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#EnoughIsEnough and Students will Not Back Down

Gun violence is a school related issue.

Staff Editorial and Naeirika Neev

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About one month ago hundreds of students lived through the trauma of another school shooting, a nightmare that has plagued the schools of America for decades. Seventeen people did not go home that day.

One month after the Parkland shooting at a Florida high school, students across the country participated in a nation wide walkout to protest gun violence.

After her comments upset a few students and teacher, Rocklin High School history teacher was placed on paid administrative leave.

“I just kind of used the example, which I know it’s really controversial, but I know it was the best example I thought of at the time — a group of students nationwide, or even locally, decided ‘I want to walk out of school for 17 minutes’ and go in the quad area and protest abortion, would that be allowed by our administration?” she said in an interview with a local CBS affiliate.

The comparison of a protest against gun violence and that of an abortion is a logical fallacy – a false equivalence.

From the basic understanding of most students, it is one of the concerns of any school to keep students safe and to make them feel safe.

Therefore, when we, as the student body, have to step foot in school worried for our lives, wondering if we’re going to be next on the news with another shooting, when teachers have to go over hypothetical methods of survival in case of a deadly shooting, when we wake up to news updates of school shootings so many times that we become numb to this absolute nightmare, it becomes an issue concerning the school.

Due to the First Amendment, those who wish to hold protests on abortion, or any other matter, have the freedom to do so. However, the controversy of abortions has nothing to do with the school administration or the school environment. Therefore, it is unreasonable for such protest to take place on school ground, during school time and unreasonable to make such comparison.

Also any protest can take place following school policy and guidelines – though they would have to face the consequences, an important part of protesting, as advocates they would accept consequences for a chance to speak on what they believe in.  

It’s understandable that this example was the first example that Benzel could think of at the time, however, the same applies for any other issue as well.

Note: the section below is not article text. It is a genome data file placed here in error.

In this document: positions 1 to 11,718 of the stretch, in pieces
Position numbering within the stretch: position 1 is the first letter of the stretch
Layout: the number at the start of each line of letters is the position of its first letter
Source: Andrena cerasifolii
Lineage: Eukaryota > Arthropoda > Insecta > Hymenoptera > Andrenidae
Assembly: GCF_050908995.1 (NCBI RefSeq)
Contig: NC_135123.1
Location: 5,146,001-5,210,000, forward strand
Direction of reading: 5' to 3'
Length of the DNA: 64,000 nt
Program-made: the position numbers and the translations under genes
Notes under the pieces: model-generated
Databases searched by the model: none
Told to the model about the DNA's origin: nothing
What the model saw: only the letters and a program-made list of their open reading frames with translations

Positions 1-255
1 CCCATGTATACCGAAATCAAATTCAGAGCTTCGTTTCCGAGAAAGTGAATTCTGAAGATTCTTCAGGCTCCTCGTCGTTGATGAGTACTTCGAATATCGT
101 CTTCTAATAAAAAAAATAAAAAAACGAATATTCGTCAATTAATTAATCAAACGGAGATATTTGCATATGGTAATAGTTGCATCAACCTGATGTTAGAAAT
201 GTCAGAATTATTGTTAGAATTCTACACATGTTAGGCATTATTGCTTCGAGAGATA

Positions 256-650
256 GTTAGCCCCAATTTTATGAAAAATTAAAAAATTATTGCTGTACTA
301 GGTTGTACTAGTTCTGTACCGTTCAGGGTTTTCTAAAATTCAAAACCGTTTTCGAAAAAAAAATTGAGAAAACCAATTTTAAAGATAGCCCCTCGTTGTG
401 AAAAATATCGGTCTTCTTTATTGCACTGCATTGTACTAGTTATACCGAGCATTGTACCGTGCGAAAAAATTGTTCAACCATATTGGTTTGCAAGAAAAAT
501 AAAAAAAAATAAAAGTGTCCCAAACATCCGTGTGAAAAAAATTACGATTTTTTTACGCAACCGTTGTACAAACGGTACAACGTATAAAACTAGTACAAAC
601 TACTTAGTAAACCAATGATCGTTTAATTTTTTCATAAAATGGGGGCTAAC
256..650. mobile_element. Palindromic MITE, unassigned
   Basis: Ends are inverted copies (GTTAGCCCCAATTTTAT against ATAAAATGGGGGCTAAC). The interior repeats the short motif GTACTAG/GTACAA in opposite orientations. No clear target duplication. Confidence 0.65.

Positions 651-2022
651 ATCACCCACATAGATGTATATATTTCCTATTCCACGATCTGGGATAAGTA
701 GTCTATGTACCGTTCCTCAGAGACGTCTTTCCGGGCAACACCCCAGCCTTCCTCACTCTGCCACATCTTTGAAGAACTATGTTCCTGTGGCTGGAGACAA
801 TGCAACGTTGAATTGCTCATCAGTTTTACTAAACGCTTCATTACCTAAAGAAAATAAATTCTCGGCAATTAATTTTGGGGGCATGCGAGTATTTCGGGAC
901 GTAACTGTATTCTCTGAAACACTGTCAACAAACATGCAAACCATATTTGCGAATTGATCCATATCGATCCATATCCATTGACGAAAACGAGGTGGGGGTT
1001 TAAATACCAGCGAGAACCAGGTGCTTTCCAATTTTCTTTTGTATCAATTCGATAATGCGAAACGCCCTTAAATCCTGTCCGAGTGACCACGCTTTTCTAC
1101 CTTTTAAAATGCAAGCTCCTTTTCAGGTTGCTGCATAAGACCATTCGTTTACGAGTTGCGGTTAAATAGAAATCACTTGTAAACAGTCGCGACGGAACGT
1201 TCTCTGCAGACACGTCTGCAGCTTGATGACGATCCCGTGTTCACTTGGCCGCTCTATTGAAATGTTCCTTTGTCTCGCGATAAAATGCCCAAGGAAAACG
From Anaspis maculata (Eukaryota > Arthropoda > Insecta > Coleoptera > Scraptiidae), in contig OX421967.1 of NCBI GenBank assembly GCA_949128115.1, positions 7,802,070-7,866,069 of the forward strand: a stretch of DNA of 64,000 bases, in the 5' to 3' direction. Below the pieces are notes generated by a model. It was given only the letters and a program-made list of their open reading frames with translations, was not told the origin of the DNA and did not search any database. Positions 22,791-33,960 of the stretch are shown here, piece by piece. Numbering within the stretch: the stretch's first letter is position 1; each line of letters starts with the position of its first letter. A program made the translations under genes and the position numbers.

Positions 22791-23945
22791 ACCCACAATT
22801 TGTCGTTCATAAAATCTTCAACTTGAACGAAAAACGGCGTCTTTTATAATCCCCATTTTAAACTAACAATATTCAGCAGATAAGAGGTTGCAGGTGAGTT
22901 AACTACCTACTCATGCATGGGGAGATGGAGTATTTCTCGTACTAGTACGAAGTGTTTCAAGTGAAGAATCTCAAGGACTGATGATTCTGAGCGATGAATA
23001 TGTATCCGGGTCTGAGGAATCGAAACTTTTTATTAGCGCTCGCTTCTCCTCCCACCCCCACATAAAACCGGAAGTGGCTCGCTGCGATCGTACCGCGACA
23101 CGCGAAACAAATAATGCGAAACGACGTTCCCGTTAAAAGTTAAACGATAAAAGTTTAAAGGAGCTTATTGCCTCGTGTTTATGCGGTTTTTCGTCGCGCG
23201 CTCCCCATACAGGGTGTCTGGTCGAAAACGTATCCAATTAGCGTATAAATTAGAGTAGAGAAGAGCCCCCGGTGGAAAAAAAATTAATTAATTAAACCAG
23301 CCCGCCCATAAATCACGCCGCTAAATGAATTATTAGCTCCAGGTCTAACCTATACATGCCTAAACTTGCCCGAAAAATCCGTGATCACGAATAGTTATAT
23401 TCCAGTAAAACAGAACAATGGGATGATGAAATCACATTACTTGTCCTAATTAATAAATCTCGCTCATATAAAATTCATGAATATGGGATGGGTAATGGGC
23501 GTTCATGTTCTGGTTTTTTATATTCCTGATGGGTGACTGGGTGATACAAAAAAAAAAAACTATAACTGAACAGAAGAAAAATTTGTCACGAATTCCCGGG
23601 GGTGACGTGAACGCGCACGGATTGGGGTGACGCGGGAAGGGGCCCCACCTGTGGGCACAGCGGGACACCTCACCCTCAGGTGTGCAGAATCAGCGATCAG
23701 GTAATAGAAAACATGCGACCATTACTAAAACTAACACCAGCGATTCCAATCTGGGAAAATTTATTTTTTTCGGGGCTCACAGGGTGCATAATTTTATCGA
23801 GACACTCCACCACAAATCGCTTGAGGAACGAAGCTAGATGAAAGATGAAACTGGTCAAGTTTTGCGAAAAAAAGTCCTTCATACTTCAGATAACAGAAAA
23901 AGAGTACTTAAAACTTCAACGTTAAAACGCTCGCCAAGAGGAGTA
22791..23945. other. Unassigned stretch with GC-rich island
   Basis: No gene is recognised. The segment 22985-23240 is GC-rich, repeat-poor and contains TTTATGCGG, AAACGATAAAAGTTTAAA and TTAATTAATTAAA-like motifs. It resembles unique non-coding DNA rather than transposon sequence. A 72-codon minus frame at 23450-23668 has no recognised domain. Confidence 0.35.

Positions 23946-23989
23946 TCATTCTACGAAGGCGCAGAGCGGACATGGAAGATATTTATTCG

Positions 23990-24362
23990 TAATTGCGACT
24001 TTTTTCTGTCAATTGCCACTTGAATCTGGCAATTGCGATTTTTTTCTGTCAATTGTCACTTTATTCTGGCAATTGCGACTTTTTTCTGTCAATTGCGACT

Furthermore, in the broadcast interview, junior Nick Wade voiced his own view, saying, “I feel like if we were to go to school and say something like I want to walk out maybe for abortion rights, then you know they probably wouldn’t let us because that’s more of a conservative push.”

“But someone wants to say let’s walk out for gun control then the school’s going to go with it because it’s more of a popular view,” he further elaborated.

Again, the viewpoint concerning the protest is not pertinent to the matter; the relevance is how this issue was a nationwide call for action and that it concerns safety in schools. Bullets and guns, in an act of violence, affect the conservatively aligned as well as liberals and everyone in between.

As Benzel went national, people who got a glimpse of the issue have claimed that Benzel was wronged by the liberal school district.

Contrary to what they believe, the political make-up of this area is 58 percent conservative, and only 28 percent liberal, with 20 percent identifying with no party or another party.

Additionally, students also felt that they lost the opportunity to properly protest with the rest of the nation as they administration turned it into more of a memorial. They believe that the organization of the event made it seem like it was not taking place for political reasons, which some believe was the very purpose.

Students want to be able to go to school without having to fear for their lives. This is an issue that the school is concerned with as student safety is a priority for teachers and staff. That is why a call for the end of gun violence is one that is taken up by the school and occurs on school grounds.

On the other hand, though it was reassuring to know that the administration was supporting the protesters, students had other complaints on this as well.

Some felt that the way the event was turned into a memorial rather than a protest took away their opportunity to protest with the rest of the nation.

The top priority of the schools is to make sure students feel safe at school – both physically and emotionally. Therefore the school system will do what they can to fulfill this duty as best as possible and students will continue to fight until schools become an atmosphere free of gun violence. 

As the future of this nation, students across the country are making their voices heard and will not back down until the lives of students holds more value than profits made off of weapons and outdated laws held together by lies and bribes.

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1 Comment

One Response to “#EnoughIsEnough and Students will Not Back Down”

  1. Alex on April 1st, 2018 12:54 am

    Wow this makes Me angry. The school is liberal even if the city is not. Easy pill to swallow I think.

    [Reply]

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